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Top Service News: Retention of Title – Practical Advice to Enable Recovery of Unpaid Goods

Understanding Retention of Title

Supplying goods on credit can be a risky business. In the midst of tough economic times, it is more important than ever for businesses to protect themselves against the risk of a customer becoming insolvent.

What is Retention of Title (ROT)?

A valid ROT clause allows a supplier to retain ownership over goods supplied until such time as certain conditions are met, often the payment to the supplier of all sums owed. The clause displaces the usual position that ownership/title of goods passes to the buyer on

A ROT clause is sometimes known as a ‘Romalpa’ or reservation of title clause.

Why should I have a ROT clause?

Provided it has been carefully worded, the clause affords the supplier a further layer of protection against the buyer’s default. This means that on an insolvency, the supplier is potentially entitled to: 

  • retain legal title over the goods until all sums owed are paid;
  • claim the proceeds of any resale of the goods; or
  • claim rights over any new products manufactured from the goods supplied
  • This is likely to be of greater value to the supplier than claiming for an unsecured dividend in the formal insolvency process.

    How can I make sure my ROT clause works?

    It is essential that your clause is written correctly and that your systems operate in such a way as to maximise the prospects of recovering your stock. There is no guarantee that an ROT clause will work, as it depends not only on the wording of the clause but how the clause operates in practice.

    There are three main areas that lawyers will usually investigate:


    An ROT clause which is not effectively incorporated into the contract between the seller and insolvent buyer will ultimately fail. Incorporation is a legal term which, in this context, means that the seller’s terms and conditions of trade have been accepted by the buyer. A simple ROT clause imposed after the contract is made, for example terms stated on the back of a sales invoice, is likely to be rejected by a liquidator or administrator on the basis that it is a post-contractual document. Suppliers should ensure that a contractual document, such as a carefully worded credit application form containing the conditions of trade and the ROT clause(s) is signed by both parties before any goods are delivered.

    Identification of the goods

    ROT clauses are only effective if the supplier can identify which goods belong to him. This can be especially difficult where identical goods have been supplied by different sellers. It is sensible to ensure that your product is marked in a way that is easily identifiable. High value items such as plant and machinery should always be labelled with proper specification and serial numbers and manufacturers’ name plates. Lower value items should at least have a batch number or date stamped on their packaging and this should be referenced in your invoice.

    Retaining Identity

    If your supplies have been used in a manufacturing process which alters the goods so that they do not retain their original identity, it is unlikely that you will be able to claim ROT. In a well-known court case, a seller’s ROT claim was defeated as the resin supplied had been incorporated by the manufacturer into chipboard, thereby losing its identity. There is much case law in this area with each claim turning on its own facts and on the terms of the particular contract.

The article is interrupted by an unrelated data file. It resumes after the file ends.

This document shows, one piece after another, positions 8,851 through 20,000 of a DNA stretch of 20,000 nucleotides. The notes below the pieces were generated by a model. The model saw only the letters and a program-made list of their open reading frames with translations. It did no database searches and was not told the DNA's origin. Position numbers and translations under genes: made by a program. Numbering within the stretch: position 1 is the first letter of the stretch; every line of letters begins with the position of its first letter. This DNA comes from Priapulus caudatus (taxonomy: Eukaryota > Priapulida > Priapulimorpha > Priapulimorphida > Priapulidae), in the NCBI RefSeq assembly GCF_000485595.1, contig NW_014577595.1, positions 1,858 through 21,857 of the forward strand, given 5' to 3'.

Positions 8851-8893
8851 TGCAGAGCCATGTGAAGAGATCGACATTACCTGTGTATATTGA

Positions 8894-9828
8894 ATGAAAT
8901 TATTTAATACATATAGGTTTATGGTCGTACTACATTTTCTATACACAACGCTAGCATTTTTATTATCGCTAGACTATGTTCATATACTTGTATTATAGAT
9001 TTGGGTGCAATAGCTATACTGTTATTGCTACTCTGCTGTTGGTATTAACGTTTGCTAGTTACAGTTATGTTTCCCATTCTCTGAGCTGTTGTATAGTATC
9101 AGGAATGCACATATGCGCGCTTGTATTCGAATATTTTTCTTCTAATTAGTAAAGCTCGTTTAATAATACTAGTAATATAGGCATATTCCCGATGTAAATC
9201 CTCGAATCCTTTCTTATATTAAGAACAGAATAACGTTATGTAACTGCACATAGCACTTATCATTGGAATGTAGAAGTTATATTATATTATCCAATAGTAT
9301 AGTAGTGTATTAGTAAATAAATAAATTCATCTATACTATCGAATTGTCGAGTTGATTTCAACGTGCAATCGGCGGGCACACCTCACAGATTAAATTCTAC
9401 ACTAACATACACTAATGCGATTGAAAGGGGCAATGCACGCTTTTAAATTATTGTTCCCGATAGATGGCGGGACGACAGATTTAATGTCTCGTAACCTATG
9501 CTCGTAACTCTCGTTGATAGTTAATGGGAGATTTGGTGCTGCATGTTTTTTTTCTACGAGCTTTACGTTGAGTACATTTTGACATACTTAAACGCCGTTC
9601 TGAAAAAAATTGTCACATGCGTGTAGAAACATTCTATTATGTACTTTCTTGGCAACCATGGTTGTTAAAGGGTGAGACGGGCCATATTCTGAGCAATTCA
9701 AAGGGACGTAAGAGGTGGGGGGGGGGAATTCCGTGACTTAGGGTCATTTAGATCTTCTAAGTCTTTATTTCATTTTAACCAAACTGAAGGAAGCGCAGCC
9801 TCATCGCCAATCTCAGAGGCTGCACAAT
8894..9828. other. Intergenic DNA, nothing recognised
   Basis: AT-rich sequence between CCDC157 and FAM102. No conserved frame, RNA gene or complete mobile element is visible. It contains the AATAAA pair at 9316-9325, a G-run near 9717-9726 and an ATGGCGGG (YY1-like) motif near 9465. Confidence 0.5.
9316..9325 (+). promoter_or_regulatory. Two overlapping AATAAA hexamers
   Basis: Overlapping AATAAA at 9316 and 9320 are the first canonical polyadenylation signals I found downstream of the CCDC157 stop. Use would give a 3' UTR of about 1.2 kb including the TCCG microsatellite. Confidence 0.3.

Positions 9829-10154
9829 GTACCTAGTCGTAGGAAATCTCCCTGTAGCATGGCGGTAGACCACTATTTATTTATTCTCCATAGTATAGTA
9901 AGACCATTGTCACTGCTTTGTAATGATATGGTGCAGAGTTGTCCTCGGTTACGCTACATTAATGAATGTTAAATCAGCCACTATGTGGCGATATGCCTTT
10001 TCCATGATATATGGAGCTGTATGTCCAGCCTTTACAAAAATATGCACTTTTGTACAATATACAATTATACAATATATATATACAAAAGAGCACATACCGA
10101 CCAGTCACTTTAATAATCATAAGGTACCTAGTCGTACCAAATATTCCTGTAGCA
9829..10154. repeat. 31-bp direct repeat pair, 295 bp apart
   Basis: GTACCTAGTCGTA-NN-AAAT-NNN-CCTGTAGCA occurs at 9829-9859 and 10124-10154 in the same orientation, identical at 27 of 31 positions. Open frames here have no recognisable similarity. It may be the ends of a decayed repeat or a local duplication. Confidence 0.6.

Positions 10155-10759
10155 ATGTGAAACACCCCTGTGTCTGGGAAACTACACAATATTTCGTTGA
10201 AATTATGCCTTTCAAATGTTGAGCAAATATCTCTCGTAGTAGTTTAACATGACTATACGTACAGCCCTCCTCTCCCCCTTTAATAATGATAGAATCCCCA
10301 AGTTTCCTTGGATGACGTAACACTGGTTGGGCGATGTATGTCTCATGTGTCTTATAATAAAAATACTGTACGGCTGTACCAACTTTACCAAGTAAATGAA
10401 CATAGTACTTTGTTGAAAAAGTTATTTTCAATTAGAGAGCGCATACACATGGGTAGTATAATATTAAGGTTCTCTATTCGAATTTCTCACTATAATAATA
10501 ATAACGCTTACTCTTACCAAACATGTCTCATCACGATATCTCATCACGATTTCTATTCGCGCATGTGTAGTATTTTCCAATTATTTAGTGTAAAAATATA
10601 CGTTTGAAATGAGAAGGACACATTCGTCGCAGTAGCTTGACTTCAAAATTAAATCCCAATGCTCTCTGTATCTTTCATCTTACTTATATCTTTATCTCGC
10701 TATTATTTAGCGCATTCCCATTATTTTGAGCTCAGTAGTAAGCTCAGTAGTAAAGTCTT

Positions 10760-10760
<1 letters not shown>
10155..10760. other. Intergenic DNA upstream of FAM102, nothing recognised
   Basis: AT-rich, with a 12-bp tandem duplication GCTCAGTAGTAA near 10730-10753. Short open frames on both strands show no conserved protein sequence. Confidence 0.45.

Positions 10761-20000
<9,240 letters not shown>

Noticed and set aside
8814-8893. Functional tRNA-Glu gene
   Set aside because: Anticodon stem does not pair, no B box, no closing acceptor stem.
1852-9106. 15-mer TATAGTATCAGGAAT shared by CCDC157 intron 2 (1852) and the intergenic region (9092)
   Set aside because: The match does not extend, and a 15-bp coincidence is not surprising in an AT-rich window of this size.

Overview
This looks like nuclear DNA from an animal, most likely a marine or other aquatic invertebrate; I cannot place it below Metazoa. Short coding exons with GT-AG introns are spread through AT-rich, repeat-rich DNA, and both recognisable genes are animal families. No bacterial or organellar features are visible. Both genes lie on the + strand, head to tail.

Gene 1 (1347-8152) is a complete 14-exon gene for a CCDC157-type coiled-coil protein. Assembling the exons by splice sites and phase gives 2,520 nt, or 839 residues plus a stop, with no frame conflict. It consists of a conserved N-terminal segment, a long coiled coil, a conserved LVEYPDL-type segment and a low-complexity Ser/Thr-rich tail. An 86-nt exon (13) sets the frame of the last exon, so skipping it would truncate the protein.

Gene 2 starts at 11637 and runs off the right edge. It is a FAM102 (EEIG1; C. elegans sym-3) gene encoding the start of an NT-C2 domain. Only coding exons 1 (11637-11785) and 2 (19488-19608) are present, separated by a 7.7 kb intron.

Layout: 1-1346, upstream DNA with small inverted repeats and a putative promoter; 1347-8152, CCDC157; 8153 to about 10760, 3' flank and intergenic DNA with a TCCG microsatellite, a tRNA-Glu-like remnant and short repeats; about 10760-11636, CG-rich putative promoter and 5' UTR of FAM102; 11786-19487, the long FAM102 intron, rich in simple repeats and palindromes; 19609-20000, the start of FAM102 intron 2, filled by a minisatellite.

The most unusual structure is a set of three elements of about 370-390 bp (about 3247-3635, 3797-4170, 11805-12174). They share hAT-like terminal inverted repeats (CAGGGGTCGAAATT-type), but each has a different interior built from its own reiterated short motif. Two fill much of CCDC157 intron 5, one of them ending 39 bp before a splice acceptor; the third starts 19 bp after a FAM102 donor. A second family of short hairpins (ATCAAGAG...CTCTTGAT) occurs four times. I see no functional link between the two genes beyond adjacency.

Can an administrator do whatever he wants with the ROT stock?
    The simple answer is “no”. The moratorium created by an administration means that a supplier cannot take back his stock without the permission of the court or the administrator. However, if an administrator deliberately deals with property in a manner inconsistent with another person’s rights and deprives them of possession and use, he could be liable for damages under the tort of conversion. In practice, the administrator will usually invite the supplier to attend the site and identify their goods. Any stock used by the administrator after their appointment will then be paid for (usually at retail price which clearly benefits the supplier and avoids the need for collection and re-sale).

    Other insolvency procedures

    Assuming the ROT clause is valid, a supplier’s claim to any unused goods will be binding against any liquidator, administrator or trustee in bankruptcy, i.e. the office holder cannot dispose of the goods for the general benefit of the liquidation/ administration/bankruptcy estate.

    Are there any quick tips for ROT clauses?

    Ensure that your ROT clause is effectively incorporated into the contract with your customer.

      1. Review your procedures in respect of new customers – terms and conditions of sale should be signed by both parties before the first delivery is made.
      2. If your clause is some years old, it is worth reviewing the terms and conditions to ensure they are tailored to the issues that may arise in the specific market in which you operate.
      3. Seek advice from your solicitor if you are in any doubt.
      4. Ensure that your products can be easily identified – where appropriate, use serial numbers and nameplates/labels.
      5. As soon as you are aware of a customer entering any form of insolvency, contact the office holder as soon as possible. Provide details of your ROT claim and arrange to attend
      6. the customer’s premises to identify your goods. Once on site, label your goods with stickers and agree your inventory with the insolvency practitioner’s representative.
      7. Thank you to our friends at Top Service and PKF GM for producing the facts around Retention of Title for our use.

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